|Jim Puritz:||[04:02]||Unfortunately sometimes that negotiation doesn't go well but we certainly want to get that demand out there, give them a timeline of when they have to respond because we don't want this letter going unresponded to. It's unfair to you that they just leave it out there. So we want to have a timeline for them to respond and we want to start the process of trying to settle your case without starting a litigation.|
|Paige Pahlke:||[04:23]||So, it sounds like patience is an important virtue in this part of the case. And it sounds like there are different timeframes involved here. For instance, I know with my clients after they are done treating and I'm requesting medical records, generally it takes, in a good situation, 30 to 60 days to get those records in the door. Is that your experience as well?|
|Jim Puritz:||[04:45]||Unfortunately, that would be a good experience, 30 to 60 days and in patients is the right word. We would love to have all the information we need right away, but it's just not possible. And it's probably not even prudent if someone is still getting care for their injuries. So we do have to take our time, make sure everything is done correctly and it takes months oftentimes to get everything where we want it before sending out a demand.|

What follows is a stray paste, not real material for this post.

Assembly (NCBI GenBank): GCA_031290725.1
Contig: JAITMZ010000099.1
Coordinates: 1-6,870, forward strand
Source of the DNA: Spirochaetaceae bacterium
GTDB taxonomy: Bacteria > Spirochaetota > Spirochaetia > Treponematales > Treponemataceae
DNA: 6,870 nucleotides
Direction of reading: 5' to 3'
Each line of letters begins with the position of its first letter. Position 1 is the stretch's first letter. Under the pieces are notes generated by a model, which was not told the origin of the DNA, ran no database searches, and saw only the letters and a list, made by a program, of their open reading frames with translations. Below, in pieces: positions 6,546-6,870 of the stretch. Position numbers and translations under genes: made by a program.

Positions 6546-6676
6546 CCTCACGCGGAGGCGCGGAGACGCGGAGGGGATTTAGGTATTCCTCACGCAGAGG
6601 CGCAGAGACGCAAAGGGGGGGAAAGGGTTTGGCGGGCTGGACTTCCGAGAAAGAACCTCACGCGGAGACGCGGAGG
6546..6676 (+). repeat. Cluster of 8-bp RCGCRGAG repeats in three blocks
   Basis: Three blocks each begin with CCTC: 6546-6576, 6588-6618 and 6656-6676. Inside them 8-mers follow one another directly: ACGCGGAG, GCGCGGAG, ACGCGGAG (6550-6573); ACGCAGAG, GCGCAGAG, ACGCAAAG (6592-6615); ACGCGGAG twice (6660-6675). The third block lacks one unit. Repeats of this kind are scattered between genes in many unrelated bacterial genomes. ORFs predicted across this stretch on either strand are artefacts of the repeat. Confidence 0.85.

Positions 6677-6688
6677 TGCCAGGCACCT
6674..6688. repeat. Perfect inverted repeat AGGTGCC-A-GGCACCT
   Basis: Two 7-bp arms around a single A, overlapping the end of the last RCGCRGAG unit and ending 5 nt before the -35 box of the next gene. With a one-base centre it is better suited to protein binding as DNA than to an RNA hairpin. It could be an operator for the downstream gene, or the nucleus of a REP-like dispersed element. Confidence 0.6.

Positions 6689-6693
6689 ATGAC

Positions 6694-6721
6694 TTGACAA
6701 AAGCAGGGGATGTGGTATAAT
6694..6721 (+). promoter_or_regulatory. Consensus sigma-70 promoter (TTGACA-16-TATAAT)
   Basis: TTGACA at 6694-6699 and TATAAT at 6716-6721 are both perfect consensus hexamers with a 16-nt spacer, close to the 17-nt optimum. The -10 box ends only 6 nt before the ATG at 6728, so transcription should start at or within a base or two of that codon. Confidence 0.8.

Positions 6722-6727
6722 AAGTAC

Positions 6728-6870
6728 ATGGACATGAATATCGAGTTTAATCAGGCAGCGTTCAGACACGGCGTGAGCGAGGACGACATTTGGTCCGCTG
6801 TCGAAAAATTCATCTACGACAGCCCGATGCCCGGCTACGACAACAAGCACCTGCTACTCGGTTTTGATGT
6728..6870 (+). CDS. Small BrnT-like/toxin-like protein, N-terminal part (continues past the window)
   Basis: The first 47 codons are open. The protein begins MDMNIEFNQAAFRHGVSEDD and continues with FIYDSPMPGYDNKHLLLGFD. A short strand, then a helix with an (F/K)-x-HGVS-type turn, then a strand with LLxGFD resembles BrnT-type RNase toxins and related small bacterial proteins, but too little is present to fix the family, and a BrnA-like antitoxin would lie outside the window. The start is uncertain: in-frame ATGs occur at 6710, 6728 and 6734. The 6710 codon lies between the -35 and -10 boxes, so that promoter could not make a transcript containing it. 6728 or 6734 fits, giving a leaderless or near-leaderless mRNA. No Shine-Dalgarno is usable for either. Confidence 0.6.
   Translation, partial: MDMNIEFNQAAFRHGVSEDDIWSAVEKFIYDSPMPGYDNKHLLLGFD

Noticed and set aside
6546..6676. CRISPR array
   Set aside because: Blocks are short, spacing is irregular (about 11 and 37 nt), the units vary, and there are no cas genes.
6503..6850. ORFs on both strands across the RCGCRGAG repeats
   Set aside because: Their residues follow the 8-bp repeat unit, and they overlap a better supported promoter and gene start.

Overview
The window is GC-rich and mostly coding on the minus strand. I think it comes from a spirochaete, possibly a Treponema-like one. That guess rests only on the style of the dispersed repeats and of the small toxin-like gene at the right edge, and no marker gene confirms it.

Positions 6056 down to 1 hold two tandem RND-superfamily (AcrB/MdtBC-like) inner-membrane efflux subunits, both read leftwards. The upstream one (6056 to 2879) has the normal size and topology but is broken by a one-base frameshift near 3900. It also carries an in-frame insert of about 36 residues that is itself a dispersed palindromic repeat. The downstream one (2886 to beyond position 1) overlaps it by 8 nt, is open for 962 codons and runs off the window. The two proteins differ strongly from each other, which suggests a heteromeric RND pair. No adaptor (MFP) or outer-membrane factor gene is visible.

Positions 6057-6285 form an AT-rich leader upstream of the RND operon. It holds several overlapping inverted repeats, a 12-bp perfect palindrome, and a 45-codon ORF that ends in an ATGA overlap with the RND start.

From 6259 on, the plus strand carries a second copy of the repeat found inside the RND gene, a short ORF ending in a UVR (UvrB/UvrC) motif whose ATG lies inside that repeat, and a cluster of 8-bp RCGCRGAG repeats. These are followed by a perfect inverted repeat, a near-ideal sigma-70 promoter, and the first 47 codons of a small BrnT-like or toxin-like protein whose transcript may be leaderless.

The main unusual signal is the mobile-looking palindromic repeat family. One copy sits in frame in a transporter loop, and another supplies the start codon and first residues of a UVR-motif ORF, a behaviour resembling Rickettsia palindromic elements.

|Paige Pahlke:||[05:10]||And when I'm doing my demands, and I know you do the same, I really focus on putting together a strong compelling demand letter that shows the insurance company, like you said, why the defendant's responsible for this and just how this has impacted my clients. And I'm always hopeful that I can, because I know my clients, I've never met a client who is excited to go to trial. So if we can resolve it, we always do our best to do so. And our goal during the negotiation process is to get that adjuster up to the best and final offer and see if that is a number that is fair and reasonable to the client. If it's not, we take that next step and file suit.|
|Jim Puritz:||[05:45]||I absolutely agree Paige. That's one of the things that I love about our firm is the attorneys write the demand packages. We don't have support staff and we don't have paralegals do that. We take the time to do it because it's an important step and if we can resolve a case without filing suit, it would be beneficial for our clients.|
|Paige Pahlke:||[06:02]||Well Jim, thank you so much for being on today and for all the great information that you're able to share.|
|Jim Puritz:||[06:06]||Thank you for having me.|
|Outro||[06:10]||We appreciate you joining us on this episode of When Accidents Happen. To learn more about today's discussion or to tell us your story, visit our website at brownmoorelaw.com that's B-R-O-W-N-M-O-O-R-E-L-A-W.com or call (704) 335-1500. The insights and views presented in When Accidents Happen are for general information purposes only and should not be taken as legal advice for any individual case or situation. The information presented is not a substitute for consulting with an attorney, nor does tuning into this podcast constitute an attorney client relationship of any kind. If you're ready for the personal attention you deserve, contact Brown Moore and associates today.|